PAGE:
Sightings of these sea monsters have been reported for hundreds of years, and a number of such reports have also emerged in the recent times. Various accounts have appeared about the reptilian sea monsters being seen by seamen in the high seas and also by people near the coasts. While the descriptions of the sea serpent seen by people vary to a certain extent, these descriptions are not without similarities.
A list of some of the more prominent tales of existence and sightings of sea serpents can be mentioned as follows:
• Scandinavian folklore has quite a few documentation of sea monsters swirling in the high seas. One of the many is Carta Marina, a publication of Olaus Magnus, a Swedish priest of the 1500s which detailed the existence of many such sea monsters in the oceans.
• It was in 1639 the first American sea serpent, which later known as “Gloucester’s Sea Serpent,” sighted off the coast of New England near Cape Ann, Massachusetts. According to John Josselyn, who reported this incident in An Account of Two Voyages to New England in 1641, the seafarers encountered a snake that “lay quailed up like a cable upon the rock at Cape Ann.” Three years later, another sighting of a serpent that measures around 27 meters in length was reported near Lynn, Massachusetts.
• An 18th-century description of a sea serpent was given by the national saint of Greenland, Hans Egede. According to him, the crew abroad the ship that was passing the coast of Greenland on July 6, 1734, saw a terrible creature that they have never seen before. The monster was longer than their vessel and had giant fins and small head.
• Another popular sea serpent sighting happened in August 1848, when the crew of the Royal Navy’s HMS Daedalus saw some 18-meter long creature during a voyage to Saint Helena in the South Atlantic. The creature, as the army officers described, held a snakelike head above the water, was later labeled as an elephant seal and giant squid by some others.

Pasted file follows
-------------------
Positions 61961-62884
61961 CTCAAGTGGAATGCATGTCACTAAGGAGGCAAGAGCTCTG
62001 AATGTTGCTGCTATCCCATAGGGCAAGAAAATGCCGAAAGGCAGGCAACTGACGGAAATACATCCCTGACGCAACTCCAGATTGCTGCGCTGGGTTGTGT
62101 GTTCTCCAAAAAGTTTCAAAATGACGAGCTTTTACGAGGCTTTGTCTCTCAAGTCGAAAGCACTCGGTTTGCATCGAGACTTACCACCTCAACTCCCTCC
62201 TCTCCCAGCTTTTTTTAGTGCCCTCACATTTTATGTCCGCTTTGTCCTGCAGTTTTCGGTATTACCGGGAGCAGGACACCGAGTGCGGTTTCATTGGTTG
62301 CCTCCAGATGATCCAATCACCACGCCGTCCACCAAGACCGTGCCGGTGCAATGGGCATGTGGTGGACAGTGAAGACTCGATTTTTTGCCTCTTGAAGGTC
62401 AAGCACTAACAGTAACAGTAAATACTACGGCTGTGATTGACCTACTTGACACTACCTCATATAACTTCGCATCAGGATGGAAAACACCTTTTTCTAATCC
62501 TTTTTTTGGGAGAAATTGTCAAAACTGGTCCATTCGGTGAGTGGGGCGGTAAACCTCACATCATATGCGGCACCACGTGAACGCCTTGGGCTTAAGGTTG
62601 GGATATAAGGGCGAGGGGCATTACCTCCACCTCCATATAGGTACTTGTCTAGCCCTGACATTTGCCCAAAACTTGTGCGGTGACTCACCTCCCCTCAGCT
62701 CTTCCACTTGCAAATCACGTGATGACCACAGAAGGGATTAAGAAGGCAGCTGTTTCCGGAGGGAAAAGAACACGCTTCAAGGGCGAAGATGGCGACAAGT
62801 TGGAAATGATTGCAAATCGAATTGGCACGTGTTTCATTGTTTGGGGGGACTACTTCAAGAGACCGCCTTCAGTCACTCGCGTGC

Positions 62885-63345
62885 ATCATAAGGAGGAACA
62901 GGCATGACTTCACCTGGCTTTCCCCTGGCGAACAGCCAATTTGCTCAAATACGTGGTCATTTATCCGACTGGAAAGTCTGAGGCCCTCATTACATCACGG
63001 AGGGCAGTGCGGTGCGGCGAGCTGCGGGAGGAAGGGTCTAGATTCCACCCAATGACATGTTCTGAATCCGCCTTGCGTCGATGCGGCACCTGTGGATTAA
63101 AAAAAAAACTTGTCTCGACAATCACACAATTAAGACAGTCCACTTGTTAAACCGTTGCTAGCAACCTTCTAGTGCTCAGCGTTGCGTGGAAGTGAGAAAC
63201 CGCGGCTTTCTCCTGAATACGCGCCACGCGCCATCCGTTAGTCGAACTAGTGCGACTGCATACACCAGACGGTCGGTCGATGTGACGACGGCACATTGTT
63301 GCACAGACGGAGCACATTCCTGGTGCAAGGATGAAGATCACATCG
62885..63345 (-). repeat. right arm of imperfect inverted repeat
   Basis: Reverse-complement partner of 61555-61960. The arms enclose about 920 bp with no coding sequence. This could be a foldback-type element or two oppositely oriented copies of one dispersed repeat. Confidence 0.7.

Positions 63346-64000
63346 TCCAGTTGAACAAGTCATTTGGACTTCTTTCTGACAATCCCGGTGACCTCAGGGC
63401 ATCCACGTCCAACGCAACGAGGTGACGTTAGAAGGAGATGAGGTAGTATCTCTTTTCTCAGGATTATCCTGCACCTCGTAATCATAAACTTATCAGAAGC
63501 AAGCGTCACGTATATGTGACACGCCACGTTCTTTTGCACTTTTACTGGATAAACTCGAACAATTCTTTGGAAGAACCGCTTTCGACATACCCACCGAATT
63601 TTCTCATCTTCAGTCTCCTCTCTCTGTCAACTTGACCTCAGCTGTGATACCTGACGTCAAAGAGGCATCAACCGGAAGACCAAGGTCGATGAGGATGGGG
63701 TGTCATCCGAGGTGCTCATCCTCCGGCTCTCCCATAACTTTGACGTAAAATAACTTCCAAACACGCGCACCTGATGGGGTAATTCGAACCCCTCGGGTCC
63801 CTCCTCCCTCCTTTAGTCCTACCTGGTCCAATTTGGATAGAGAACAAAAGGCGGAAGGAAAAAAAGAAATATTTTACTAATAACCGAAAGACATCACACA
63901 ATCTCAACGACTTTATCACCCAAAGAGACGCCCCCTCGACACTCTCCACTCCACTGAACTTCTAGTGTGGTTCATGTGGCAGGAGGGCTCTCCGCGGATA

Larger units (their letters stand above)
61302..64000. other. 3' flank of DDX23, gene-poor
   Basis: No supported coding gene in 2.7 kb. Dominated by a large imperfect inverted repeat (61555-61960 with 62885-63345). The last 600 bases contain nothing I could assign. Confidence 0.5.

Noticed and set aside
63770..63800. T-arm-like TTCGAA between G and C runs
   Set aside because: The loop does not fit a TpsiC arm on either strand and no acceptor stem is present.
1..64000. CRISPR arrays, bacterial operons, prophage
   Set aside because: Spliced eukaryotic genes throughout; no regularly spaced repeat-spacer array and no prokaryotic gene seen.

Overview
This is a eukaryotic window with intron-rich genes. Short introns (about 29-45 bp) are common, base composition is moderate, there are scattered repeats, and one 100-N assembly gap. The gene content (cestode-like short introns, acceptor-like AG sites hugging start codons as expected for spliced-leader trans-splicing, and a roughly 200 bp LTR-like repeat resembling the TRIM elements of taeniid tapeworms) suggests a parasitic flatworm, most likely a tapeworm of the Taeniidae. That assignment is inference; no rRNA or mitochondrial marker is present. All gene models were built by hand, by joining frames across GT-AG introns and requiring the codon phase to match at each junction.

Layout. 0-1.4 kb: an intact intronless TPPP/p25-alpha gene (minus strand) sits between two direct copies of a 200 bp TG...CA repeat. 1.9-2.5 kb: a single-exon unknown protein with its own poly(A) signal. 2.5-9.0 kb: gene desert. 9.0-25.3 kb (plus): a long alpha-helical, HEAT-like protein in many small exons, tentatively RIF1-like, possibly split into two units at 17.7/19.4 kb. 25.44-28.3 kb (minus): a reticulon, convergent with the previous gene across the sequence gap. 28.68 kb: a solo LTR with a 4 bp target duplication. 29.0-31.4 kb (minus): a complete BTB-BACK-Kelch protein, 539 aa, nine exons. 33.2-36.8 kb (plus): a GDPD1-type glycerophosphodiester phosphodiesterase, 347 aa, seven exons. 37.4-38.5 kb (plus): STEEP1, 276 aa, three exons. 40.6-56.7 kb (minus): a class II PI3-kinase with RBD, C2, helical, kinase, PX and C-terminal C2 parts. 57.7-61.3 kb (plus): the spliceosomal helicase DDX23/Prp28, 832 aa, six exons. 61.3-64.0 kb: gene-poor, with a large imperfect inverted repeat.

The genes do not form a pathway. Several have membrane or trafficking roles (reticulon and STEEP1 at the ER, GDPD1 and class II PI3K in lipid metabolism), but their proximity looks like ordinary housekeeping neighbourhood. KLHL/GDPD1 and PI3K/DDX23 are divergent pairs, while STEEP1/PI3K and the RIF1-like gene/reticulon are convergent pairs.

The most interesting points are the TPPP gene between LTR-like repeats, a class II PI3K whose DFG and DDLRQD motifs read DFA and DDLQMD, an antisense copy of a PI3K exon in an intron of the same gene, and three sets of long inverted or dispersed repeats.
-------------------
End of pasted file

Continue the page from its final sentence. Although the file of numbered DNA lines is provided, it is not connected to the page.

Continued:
• Cadborosaurus Willsi or Caddy is a very popular sea serpent which frequently made headlines in newspaper and reports in the early 20th century. It is said that the creature was anointed with the name for being regularly sighted in the Cadboro Bay in British Columbia.
• A carcass was caught in the fishing mesh of the Kuiyo Maru, a fishing boat native to Japan near the New Zealand coast in the year 1997. This carcass was said to remain belonging to an extinct marine creature known as plesiosaurus.
• Andrew Hebda, a zoologist for the Nova Scotia Museum of Natural History, suggests there have been more than 31 sightings of such sea monsters in the region over the last 140 years. According to Hebda, the latest incident was reported in 2007.
One of the most common threads of similarity between all these sightings is about the length of the serpent at the sea. This commonality has made even skeptics perceive that there could be an underlying element of truth in the widespread speculation of sea monsters existing.